Let me just say that I enjoyed almost every staff member I ran into, but I’m really glad we were around to meet the purser on the second cruise, David Indge. He is truly a people person and has a way of making everyone feel special. I never detected any insincerity from him. He was warm, funny, and truly a delight. I heard that the Queen also liked him on her first Hebridean cruise and specifically asked for his services on her second cruise as well.
I also liked our second guide, Hugh, a vibrant Scotsman who looked like he really knew all the best places to hike. He was friendly and engaging and we really enjoyed meeting him.
Captain Richard Heaton is newly appointed, but a consummate professional. He was very approachable and friendly, not to mention quite the hottie.
Yes, there is haggis. Yes, I did try it. And yes, I did live to tell the tale with the help of a double whisky.
Places we visited…
Here’s a list of the places we visited on our cruises, some of which opened just for us.
Castles of Argyll and Bute– Ardgowan House, Mount Stuart House (amazing), Kelburn Castle, Rothesay– the town and the ruined castle, Benmore Botanical Garden, Holy Loch, Lochranza and Arran Distillery.
Treasures of Kintyre– Campbeltown and Springbank Distillery, Sanda Island (we saw baby seals!), Largs (Kelburn Castle for those who hadn’t seen it), Tighnabruaich, Isle of Arran, Arran Cheese Shop and Aromatics, Benmore Botanical Garden (I would have liked to have seen more of this amazing place, but skinned my knees), Tarbert Castle ruins
The last night
Bill and I thoroughly enjoyed our time on the Princess. However , a small series of personal disasters made the last night of our cruise go badly. First, we went back to the botanical gardens, which Bill and I had hiked during the first cruise. I was excited, because it’s a beautiful place and I wanted to explore more. But I lost my footing and took a fall, which resulted in two skinned and bloody knees.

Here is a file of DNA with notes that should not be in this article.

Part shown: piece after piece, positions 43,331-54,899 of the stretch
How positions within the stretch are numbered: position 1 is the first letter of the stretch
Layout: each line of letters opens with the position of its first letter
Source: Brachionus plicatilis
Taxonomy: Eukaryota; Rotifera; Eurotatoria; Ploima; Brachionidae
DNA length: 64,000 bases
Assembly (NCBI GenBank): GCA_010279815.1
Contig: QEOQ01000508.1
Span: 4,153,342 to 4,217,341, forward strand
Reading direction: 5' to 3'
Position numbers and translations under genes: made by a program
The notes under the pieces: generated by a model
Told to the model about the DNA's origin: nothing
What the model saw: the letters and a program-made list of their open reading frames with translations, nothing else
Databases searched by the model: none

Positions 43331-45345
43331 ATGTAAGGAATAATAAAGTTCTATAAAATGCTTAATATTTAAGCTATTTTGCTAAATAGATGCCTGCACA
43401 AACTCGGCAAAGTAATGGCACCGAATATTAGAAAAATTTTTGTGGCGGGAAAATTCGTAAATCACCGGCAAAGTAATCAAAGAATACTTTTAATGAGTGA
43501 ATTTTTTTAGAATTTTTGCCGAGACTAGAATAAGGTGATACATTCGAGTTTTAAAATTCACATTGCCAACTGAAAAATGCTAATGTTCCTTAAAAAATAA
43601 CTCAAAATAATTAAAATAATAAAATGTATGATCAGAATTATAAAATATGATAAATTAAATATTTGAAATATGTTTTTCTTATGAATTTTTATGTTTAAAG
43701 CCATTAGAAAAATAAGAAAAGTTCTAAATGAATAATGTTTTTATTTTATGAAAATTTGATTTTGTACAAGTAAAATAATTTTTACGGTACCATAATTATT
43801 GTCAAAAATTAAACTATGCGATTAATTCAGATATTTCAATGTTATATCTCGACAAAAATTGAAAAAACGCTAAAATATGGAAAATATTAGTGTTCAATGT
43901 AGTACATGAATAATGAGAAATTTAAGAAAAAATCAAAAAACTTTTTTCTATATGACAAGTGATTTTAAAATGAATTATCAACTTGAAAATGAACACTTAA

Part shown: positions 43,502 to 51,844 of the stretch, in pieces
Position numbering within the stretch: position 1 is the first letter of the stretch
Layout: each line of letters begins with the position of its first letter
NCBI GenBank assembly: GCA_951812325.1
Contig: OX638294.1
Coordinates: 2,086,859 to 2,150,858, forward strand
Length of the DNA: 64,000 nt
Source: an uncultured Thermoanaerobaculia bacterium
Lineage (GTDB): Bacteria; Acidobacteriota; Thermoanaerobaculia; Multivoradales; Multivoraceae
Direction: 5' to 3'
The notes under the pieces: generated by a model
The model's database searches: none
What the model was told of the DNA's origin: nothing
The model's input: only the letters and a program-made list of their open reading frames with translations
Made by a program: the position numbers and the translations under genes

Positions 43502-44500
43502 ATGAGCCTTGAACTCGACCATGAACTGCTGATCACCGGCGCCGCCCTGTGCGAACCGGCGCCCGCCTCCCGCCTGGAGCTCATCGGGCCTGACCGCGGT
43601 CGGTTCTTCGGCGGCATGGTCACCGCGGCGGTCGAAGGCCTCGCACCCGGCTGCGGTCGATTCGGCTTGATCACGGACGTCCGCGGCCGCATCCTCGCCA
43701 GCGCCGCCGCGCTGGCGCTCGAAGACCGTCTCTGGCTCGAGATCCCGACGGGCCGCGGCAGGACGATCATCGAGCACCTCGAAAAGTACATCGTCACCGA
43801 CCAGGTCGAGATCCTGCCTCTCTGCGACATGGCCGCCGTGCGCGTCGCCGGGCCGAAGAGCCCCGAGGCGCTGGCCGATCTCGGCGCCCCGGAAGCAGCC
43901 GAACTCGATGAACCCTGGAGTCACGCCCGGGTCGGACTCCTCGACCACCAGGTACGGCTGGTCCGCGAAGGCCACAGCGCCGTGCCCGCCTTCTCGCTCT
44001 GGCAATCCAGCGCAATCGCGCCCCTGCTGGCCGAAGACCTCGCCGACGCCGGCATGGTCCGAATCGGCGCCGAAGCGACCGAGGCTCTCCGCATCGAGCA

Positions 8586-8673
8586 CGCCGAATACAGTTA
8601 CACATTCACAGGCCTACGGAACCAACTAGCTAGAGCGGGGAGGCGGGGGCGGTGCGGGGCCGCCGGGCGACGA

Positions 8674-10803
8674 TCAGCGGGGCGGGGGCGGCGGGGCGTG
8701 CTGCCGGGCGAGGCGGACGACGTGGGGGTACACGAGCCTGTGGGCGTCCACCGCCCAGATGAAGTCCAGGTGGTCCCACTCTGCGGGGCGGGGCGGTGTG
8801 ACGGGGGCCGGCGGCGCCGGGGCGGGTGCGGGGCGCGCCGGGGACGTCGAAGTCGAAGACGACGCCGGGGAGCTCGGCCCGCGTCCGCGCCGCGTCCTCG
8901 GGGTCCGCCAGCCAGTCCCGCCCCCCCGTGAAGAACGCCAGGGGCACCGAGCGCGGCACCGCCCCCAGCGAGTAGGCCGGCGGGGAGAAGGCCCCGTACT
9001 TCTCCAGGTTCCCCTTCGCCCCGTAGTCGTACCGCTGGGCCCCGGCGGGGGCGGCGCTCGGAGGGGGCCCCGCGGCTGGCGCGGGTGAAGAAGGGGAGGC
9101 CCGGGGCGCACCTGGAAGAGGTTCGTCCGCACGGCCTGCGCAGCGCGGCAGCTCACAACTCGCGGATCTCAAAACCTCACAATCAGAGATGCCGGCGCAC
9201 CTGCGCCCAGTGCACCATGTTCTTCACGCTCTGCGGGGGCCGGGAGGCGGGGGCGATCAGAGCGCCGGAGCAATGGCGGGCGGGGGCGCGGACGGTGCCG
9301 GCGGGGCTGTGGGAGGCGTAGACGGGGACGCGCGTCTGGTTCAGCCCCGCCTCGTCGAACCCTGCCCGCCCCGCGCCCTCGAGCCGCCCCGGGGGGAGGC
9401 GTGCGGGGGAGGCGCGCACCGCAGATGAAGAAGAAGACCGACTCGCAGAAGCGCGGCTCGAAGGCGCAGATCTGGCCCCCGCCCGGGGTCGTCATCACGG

When we got back to the ship, there were urgent emails from the kennel where our dogs were boarded. Our older dog, MacGregor, had what we thought was disc disease. We had him on Prednisone and were weaning him from the drug when he apparently took a turn for the worse and had to visit our vet. The vet claimed that he had discovered a tumor on his cervical spine and the person running the kennel advised us to have our dog put down immediately (which we didn’t do). Bill called the vet using his cellphone while we were still on the ship. As it turns out, MacGregor is still with us and not as bad off as he seemed. But that’s another long story which I’ll get to eventually.
Because of the distressing news about MacGregor, I had trouble enjoying dinner and eventually lost it. Then I started my period unexpectedly and wasn’t prepared. Fortunately, the amazing staff on the Princess came through again and found me the necessary items to get me through the night. I doubt this is a problem they run into often, though, given the average age of the passengers!